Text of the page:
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Lucas Casaca, Vera Isabel (2014): Role of Th1 and Th2 cell-specific polymorphisms and of Regulatory T cells modulated by farm exposure for the determination of childhood allergic diseases. Dissertation, LMU München: Medizinische Fakultät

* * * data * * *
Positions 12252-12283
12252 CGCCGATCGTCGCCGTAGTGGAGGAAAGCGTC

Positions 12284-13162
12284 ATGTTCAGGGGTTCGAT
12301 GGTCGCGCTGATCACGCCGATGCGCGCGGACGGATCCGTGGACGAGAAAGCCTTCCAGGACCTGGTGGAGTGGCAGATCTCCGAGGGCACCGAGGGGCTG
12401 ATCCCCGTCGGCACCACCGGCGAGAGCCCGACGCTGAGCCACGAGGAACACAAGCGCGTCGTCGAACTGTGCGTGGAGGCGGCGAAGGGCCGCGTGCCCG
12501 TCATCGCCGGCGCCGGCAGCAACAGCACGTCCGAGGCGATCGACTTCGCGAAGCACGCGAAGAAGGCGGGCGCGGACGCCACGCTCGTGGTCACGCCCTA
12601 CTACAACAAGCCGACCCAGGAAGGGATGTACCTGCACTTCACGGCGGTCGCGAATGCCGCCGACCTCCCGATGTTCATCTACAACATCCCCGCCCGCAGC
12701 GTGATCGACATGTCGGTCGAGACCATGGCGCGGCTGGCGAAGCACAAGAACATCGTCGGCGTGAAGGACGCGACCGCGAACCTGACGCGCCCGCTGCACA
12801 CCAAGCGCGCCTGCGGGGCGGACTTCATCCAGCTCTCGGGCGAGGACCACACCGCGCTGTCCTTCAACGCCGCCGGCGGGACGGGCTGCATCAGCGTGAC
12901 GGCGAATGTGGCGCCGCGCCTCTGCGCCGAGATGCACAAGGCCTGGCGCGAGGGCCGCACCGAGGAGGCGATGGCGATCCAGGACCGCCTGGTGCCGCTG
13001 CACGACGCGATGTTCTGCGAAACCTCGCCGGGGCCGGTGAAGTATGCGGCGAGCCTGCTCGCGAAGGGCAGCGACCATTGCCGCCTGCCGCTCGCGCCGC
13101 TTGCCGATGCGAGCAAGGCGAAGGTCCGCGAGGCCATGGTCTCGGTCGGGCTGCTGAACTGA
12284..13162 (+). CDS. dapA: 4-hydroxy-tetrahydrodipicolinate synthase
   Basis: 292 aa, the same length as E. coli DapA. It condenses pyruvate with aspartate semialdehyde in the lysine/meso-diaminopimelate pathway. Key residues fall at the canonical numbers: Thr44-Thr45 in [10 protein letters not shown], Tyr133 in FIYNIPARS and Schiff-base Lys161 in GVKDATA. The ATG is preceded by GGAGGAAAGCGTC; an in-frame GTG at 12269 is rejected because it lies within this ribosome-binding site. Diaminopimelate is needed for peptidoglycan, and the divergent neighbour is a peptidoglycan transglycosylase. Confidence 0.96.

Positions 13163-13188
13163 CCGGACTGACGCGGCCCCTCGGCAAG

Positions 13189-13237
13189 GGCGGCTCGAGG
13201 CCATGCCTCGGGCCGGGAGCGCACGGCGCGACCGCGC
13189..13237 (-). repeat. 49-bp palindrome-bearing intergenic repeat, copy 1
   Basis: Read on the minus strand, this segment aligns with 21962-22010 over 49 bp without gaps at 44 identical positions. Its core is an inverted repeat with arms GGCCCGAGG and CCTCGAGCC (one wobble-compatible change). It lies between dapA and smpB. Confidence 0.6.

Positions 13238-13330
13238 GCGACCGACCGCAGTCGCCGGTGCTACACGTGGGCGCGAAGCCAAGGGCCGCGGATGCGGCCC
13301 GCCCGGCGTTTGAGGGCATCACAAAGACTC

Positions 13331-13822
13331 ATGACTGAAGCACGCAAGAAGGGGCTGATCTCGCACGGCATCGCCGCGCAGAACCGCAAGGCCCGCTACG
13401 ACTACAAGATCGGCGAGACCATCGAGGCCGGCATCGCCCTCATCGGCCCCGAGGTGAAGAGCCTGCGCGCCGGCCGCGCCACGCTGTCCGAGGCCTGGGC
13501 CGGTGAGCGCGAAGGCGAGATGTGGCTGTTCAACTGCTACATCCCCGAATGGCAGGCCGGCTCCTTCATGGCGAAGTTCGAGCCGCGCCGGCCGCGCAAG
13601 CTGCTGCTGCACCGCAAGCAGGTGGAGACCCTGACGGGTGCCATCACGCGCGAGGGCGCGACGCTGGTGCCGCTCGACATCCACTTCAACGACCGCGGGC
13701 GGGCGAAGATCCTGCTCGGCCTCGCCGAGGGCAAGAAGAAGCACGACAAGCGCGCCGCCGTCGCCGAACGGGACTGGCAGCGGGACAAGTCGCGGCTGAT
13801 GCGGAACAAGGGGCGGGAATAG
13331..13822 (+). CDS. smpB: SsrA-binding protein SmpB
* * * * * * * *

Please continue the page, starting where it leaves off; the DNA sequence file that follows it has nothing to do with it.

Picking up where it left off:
Summary: Allergic diseases have exponentially increased during the last decades. The complexity of its aetiology is due to multifaceted interactions between genetic and environmental factors on the development of the immune system. While advances of technology have identified allergy susceptibility genes, functional assays are needed to better understand the underlying mechanisms. Epidemiological studies have consistently shown that rural/farm environments are protective for the development of allergic diseases, including asthma and atopic sensitization. Importantly, prenatal and early life exposures have been shown to confer the strongest protection effects. The mechanisms of how farming modulates the immune system are still not disentangled in detail but include regulation of innate receptors and Regulatory T cells. In the herewith presented thesis, the following main findings were achieved in the context of genetic and immunological influences on development of allergic disease in two different birth cohort studies: First, 200 neonates were assessed for genetic influence of polymorphisms on neonatal immune responses and development of allergic diseases in childhood. The present study suggested a role for polymorphisms in the Th2-pathway, particularly for STAT6 rs324011, on immune regulation at an early stage of immune maturation, namely significantly lower Treg-associated gene expression and Th1-polarization. Polymorphisms in the Th1-pathway, namely the transcription factors TBX21 and HLX1, were shown to be relevant in shaping early immune responses and mainly Th2 cytokines at birth. Th1 and Th2 genotype-related immune responses at birth were partially associated with development of allergic diseases and/or protection during early life. These children are currently followed until the age of 6 years to further investigate allergic and respiratory disease during age-related immune maturation. Secondly, almost 150 children were investigated at the age of 6 years to assess the role of regulatory T cells in relation to farm exposures and clinical outcomes of allergic diseases. Our data indicated an inverse association of farm exposures and the prevalence of asthma during childhood. Children exposed to hay, stable and farm milk had a lower prevalence of asthma. Regarding underlying immune mechanisms, we have detected that children with contact to hay have increased levels of Treg cells and that farm milk intake earlier during childhood can still be partially reflected on Treg cells levels at age 6 years. Assessing Treg functional mechanisms, changes in cytokine secretion were observed depending on the farming and asthmatic status of the children, however confirmation in a larger number of children is required In summary the present work indicated that Th1 and Th2 polymorphisms were associated with modulated immune responses already at birth and influenced allergic disease development during the first three years of life. Furthermore, farm exposures were associated with a lower prevalence of asthma and associated with modulation of regulatory T cell frequency in German children at age 6 years.